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If Iran gets the bomb
Scripps Howard News Service


June 07, 2006

Iran is being far too casual about acquiring nuclear weapons. Its mullahs and nutty president don't seem to have really thought about what it means to have a nuclear arsenal in an environment where those weapons could conceivably be used.

Tehran acts as if the principal benefit of a nuclear weapon is to annoy the United States. Long term, the U.S. is not the problem; Iran's neighbors are.

If Iran gets the bomb, everybody else in the region is going to want one - Egypt, Turkey, Syria, maybe Saudi Arabia and the smaller Gulf states, and, after we leave, even Iraq. That's in addition to its two already nuclear-armed immediate neighbors, Russia and Pakistan. And not so far away is nuclear-armed Israel, whom Iranian President Mahmoud Ahmadinejad has already threatened.

Iran might want to get a taste of what's in store for it by conducting a national program along the lines of "What America Went Through in the Cold War," when we were - and the Iranians could be - constantly reminded that we were only seconds away from "the threat of nuclear annihilation." We really talked like that back then.

As a first step, the Iranians should be treated to those old newsreels that we were exposed to constantly of atomic tests in Nevada and the Pacific, huge mushroom clouds engulfing ships, armored vehicles and buildings. One that was especially repeated showed the effect of an atomic blast on an average suburban house. Not pretty.

Iran's publications should regularly print, as ours did, maps of cities with concentric rings of nuclear damage imposed on them - complete incineration in the innermost ring, lesser levels of devastation going outward, until in the outer ring people and buildings escaped unscathed except for lethal levels of radiation. Try that with your morning coffee every time world tensions rise.

The school children should have regular "Duck and Cover" drills, crouching under their desks with their hands over their heads, and periodically be marched off to the basement to duck and cover in the darkened hallways. We probably still have an instructive cartoon movie for kids called "Duck and Cover" featuring Bert the Turtle with cheerful advice on how the little tykes can cut their chances of being fried in an attack. The flick made a nice break from regular classes.

Oh, yes, every public building should have an air-raid shelter relatively safe from radioactivity. We probably still have some of those black-and-yellow stickers the Iranians can now have. We probably even have warehouses stuffed with the rations that went into the shelters. The rations were close to inedible, but we were assured that as starving survivors we would be grateful to have them until it was safe to emerge into the post-nuclear wilderness.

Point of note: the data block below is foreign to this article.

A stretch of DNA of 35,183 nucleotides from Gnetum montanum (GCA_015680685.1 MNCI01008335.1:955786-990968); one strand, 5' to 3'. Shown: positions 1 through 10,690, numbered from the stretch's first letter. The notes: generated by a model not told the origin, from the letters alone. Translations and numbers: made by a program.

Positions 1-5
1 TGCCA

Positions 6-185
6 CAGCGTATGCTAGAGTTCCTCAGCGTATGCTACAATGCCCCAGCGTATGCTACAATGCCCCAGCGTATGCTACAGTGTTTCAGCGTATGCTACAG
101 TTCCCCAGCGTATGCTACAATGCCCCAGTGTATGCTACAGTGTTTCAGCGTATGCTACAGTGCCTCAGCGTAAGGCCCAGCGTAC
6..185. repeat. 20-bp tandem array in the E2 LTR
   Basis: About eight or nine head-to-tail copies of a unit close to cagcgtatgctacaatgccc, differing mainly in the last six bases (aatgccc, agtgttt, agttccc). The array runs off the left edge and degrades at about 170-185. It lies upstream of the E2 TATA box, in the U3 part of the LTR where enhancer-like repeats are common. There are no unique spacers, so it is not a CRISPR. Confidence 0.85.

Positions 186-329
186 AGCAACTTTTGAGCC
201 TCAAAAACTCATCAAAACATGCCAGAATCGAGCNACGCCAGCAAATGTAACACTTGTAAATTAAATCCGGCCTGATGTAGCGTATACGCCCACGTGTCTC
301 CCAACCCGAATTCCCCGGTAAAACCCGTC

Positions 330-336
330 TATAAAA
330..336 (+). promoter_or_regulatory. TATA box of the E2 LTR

Tehran should urge every family to build its own bomb shelter and stock it with water, canned goods, blankets, batteries, reading material and weapons to shoot down the desperate neighbors who didn't have the foresight to build their own shelter and are now trying to break into yours. We actually had TV dramas about that very situation. You'll want to make your own.

And to make sure the threat of annihilation is never too long out of the public mind, you'll want to have our equivalent of CONELRAD, a periodic interruption of the broadcast media by a penetrating and irritating "eeeee!" followed by, "This is a test of the Emergency Broadcast System. If this had been an actual emergency ..." We can get you the tapes.

This may be going a little far, but throw up some imitation Nike missile bases in prominent locations around your biggest cities. We had about 300 of them. They had radar towers, bunkers, launchers, magazines and barracks and they were hard to miss.

Their purpose, unless any of us were so oblivious as to forget, was to intercept what our publications regularly depicted as waves of Soviet missiles and bombers descending over the top of the globe on a sleeping United States as Joseph Stalin leered in the background. You can redo this one to suit yourselves.

The Cold War is over. The Nike bases are abandoned. One old base near my wife's hometown is used during the week to treat alcoholics and on weekends to host family reunions.

Not to meddle in you Iranians' affairs, but if you can go straight to treating alcoholics and hosting family reunions without passing through the threat of nuclear annihilation, do it.


Contact Dale McFeatters at McFeattersD(at)
Distributed to subscribers for publication by Scripps Howard News Service.

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